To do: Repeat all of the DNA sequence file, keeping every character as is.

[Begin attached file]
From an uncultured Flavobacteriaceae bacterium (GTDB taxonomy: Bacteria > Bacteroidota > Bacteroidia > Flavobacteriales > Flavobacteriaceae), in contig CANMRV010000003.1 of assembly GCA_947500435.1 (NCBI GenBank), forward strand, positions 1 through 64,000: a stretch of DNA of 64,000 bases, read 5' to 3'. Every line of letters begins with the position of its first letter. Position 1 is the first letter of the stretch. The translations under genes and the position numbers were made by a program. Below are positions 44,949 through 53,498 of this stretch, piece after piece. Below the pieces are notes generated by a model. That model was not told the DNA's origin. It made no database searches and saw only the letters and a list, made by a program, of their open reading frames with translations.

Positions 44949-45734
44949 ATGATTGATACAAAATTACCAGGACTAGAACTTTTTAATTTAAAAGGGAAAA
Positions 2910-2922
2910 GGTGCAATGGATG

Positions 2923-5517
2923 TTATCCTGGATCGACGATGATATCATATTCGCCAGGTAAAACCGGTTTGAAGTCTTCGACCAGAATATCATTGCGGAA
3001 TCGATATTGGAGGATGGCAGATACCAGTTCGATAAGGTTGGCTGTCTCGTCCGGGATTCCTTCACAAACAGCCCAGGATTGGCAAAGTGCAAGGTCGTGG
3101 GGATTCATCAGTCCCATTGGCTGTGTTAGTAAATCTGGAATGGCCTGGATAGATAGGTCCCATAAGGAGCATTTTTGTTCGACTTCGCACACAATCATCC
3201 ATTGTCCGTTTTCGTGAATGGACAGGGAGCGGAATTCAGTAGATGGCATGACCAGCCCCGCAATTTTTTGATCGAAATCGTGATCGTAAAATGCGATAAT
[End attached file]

From an uncultured Flavobacteriaceae bacterium (GTDB taxonomy: Bacteria > Bacteroidota > Bacteroidia > Flavobacteriales > Flavobacteriaceae), in contig CANMRV010000003.1 of assembly GCA_947500435.1 (NCBI GenBank), forward strand, positions 1 through 64,000: a stretch of DNA of 64,000 bases, read 5' to 3'. Every line of letters begins with the position of its first letter. Position 1 is the first letter of the stretch. The translations under genes and the position numbers were made by a program. Below are positions 44,949 through 53,498 of this stretch, piece after piece. Below the pieces are notes generated by a model. That model was not told the DNA's origin. It made no database searches and saw only the letters and a list, made by a program, of their open reading frames with translations.

Positions 44949-45734
44949 ATGATTGATACAAAATTACCAGGACTAGAACTTTTTAATTTAAAAGGGAAAA
Positions 2910-2922
2910 GGTGCAATGGATG

Positions 2923-5517
2923 TTATCCTGGATCGACGATGATATCATATTCGCCAGGTAAAACCGGTTTGAAGTCTTCGACCAGAATATCATTGCGGAA
3001 TCGATATTGGAGGATGGCAGATACCAGTTCGATAAGGTTGGCTGTCTCGTCCGGGATTCCTTCACAAACAGCCCAGGATTGGCAAAGTGCAAGGTCGTGG
3101 GGATTCATCAGTCCCATTGGCTGTGTTAGTAAATCTGGAATGGCCTGGATAGATAGGTCCCATAAGGAGCATTTTTGTTCGACTTCGCACACAATCATCC
3201 ATTGTCCGTTTTCGTGAATGGACAGGGAGCGGAATTCAGTAGATGGCATGACCAGCCCCGCAATTTTTTGATCGAAATCGTGATCGTAAAATGCGATAAT